Shortly you find yourself at one of the most beautiful places of the city. Next to the lighthouse, you choose with which landscape you want your eyes to fill. The island of Thasos on the back, Agion Oros in the west, the Keramotis beach in the East, the city of Kavala dipped in the colors of the sea and the green of its forest. You are on an ideal place to take photographs with your parents as mementos!

I know that: It was built around 1880-1890/ in 1929 more construction work is being put to building it/ in 1945: the lighthouse takes its current shape/ recent research has brought to light a small house, obviously where the lighthouse keeper lived, as well as a steep and narrow staircase exactly below the lighthouse itself.

Leaving the schoolyard, should you look up a bit, you will see the outpost which can be seen from the old town acropolis. In a few moments you will be inside of it and you will be able to see through that outpost’s small window the spot on which you are standing right now. Once you arrive once again at Mehmet Ali’s house, keep walking until you find lots and lots of stairs. 

You climb them, noticing the architecture of the houses with the “sahnisia” (the wooden crossbeams-underpins that hold the rooms that extend beyond the ground floor’s wall limits) and you keep going until the end of the narrow road to the left. 

There you find Khalil Bey’s complex.

I know that: it includes that Khalil Bey’s temple (early 20th century, built on the foundation of an old early christian era basilica), which is an old minaret (perhaps 16th century) and madrasah (higher grade school)

Here is the third clue. To find it, you will need to do more math than with the last two. How many stairs lead to the mosque’s entrance? __ stairs. How many lamps light the mosque entrance? __ lamps. Add double the number of the first question (number of stairs) to the total of the two numbers (number of stairs plus number of lamps). The sum you found gives you a number that corresponds to a letter of the Greek alphabet and it’s the third letter of the word you seek.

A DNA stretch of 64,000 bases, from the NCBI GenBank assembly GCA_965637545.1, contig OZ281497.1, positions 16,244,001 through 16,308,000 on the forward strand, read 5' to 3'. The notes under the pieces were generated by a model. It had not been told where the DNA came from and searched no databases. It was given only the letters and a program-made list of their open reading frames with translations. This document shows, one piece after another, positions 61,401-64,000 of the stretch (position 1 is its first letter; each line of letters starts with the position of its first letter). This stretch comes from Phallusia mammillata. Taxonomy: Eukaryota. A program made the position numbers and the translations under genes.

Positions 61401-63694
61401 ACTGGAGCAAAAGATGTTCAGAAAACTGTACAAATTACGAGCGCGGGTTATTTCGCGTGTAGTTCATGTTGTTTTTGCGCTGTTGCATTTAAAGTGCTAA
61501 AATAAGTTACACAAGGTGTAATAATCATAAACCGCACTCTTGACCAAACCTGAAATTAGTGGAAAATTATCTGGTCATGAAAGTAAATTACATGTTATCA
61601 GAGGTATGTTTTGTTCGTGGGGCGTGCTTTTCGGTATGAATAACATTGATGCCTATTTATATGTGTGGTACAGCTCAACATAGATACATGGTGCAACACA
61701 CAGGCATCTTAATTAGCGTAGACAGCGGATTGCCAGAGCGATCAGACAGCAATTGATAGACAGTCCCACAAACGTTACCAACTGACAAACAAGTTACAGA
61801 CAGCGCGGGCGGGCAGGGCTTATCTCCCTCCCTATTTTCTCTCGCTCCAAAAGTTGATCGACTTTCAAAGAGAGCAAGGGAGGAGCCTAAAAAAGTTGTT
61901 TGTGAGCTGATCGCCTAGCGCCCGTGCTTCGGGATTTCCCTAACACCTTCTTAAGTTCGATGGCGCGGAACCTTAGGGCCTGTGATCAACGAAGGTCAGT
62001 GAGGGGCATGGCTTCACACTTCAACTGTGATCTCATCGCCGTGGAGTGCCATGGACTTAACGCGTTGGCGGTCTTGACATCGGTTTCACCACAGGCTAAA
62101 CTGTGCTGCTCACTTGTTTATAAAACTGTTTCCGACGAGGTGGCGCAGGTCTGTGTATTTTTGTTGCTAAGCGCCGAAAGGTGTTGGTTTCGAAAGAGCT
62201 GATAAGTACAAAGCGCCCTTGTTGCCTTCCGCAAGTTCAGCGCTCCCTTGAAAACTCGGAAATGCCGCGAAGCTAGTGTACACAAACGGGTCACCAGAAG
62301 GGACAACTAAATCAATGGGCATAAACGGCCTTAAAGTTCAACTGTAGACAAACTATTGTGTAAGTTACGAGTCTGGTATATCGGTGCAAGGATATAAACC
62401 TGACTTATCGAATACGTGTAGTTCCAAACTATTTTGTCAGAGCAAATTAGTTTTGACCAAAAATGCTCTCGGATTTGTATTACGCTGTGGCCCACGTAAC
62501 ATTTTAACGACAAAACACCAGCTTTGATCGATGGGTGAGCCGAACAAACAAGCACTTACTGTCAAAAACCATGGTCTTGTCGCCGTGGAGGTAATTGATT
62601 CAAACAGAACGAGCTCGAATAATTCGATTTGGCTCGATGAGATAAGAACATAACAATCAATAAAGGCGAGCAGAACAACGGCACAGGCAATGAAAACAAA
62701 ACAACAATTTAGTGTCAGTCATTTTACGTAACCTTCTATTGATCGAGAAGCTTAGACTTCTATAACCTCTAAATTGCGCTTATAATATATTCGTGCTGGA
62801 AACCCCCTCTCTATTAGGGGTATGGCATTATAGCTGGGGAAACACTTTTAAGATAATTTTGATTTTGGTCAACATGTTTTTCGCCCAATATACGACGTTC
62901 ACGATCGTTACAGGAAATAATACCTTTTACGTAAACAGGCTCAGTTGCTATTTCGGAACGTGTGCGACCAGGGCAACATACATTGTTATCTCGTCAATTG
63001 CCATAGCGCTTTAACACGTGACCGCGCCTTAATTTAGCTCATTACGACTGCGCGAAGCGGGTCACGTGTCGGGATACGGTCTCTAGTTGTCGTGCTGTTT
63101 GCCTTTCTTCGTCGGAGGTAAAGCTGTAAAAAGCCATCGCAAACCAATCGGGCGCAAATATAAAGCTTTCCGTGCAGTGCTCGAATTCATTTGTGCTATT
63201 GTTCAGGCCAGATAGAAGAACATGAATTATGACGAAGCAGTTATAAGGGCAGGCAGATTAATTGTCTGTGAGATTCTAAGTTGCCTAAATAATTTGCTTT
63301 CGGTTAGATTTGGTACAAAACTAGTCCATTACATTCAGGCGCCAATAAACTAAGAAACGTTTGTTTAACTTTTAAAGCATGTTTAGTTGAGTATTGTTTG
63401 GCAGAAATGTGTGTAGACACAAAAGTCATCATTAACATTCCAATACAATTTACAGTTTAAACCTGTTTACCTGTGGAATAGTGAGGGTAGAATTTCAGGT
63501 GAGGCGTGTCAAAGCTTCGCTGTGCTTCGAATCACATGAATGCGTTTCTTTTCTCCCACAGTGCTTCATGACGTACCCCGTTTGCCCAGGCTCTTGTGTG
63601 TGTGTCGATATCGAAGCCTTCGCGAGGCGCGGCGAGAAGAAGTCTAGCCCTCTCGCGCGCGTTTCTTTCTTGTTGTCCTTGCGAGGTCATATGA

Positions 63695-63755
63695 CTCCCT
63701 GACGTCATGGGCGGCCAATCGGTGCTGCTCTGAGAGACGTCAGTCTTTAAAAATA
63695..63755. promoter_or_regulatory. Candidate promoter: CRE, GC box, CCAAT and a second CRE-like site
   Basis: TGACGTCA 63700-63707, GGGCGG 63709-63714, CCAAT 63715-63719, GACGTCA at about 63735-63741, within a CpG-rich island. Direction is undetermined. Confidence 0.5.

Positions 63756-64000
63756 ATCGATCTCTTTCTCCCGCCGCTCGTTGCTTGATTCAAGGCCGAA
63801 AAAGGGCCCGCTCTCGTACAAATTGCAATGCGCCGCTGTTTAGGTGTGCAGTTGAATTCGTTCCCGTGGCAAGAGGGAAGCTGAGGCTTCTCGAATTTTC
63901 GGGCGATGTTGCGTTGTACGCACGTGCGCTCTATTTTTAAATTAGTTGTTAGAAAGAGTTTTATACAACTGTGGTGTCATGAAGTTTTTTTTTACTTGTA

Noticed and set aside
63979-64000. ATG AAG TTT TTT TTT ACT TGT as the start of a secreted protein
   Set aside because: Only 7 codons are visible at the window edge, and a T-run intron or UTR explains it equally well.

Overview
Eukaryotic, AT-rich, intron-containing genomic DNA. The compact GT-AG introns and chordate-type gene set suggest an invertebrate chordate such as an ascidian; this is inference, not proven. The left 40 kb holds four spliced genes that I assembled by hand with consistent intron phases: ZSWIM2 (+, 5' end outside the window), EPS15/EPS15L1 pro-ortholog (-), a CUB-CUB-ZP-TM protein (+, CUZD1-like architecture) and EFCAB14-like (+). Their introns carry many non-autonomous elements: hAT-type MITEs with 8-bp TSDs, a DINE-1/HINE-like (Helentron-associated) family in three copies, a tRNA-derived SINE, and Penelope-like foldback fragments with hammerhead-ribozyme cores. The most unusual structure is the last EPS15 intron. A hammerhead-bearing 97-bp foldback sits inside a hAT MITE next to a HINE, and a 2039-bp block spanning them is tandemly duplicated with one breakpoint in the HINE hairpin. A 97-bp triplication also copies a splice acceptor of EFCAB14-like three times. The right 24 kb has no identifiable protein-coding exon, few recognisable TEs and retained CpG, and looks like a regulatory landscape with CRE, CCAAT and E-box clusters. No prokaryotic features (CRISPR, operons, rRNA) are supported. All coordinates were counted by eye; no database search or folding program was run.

You head even higher in order to reach the Acropolis, the Fort. Between Anthemiou Street and Feidiou Street, take a turn to find the small slope. On Isidorou street climb the stairs carefully so you won’t hurt yourself on the low balcony on your left and face the last of the stairs which will lead you to the Fort.

If you want, you can climb a few stairs next to the store, before you reach the refectory, so you can marvel at the island of Thasos just in front of you, and on your left the Keramotis beach, both wondering the ever endless blue of sky and sea.

Go down the stairs and keep heading straight. On your right is the centric cylindrical tower. 

I know that: it was built in the first quarter of the 15th century on the foundation of a byzantine tower

Go up its three floors and you find yourself below the white and blue flag, waving, ready to observe any part of the city you like from the telescope there. Remember, only 7 people can climb the tower at any time and they all must be older than 10.

By leaving the tower you find on your left the water tank which was treasured at that time as well as the food and ammunition storage which after a point was used as a jail. 

I know that it is a semi-basement building of the early christian or byzantine era/ on the western part of the flat exterior roof there is still the ruins of a latterly built mosque.
I know that it was built around 1530/ it used to be storage for ammunition and food/ It was converted to a prison in 18th-19th century.

This is the largest building there is on the Fort and on its one corner you can see and even touch iron shells (ammunition) used for the cannons to fire.

By heading up from that building, you continue your route to the right and you find the Outpost. 

I know that it is a building that went through subsequent alterations and reformations/ probably useful as housing for the garrison/ in the 15th century a second big square tower used to stand from that certain spot/ we do not know when it was formed to look as it is today.

There, from the first window on the wall you spot just when you enter the building, you can see all the places you visited just before (Mehmet Ali’s house, Virgin Mary’s Assumption Sacred Temple, the lighthouse, the 7th Primary School of Kavala, Khalil Bey’s complex).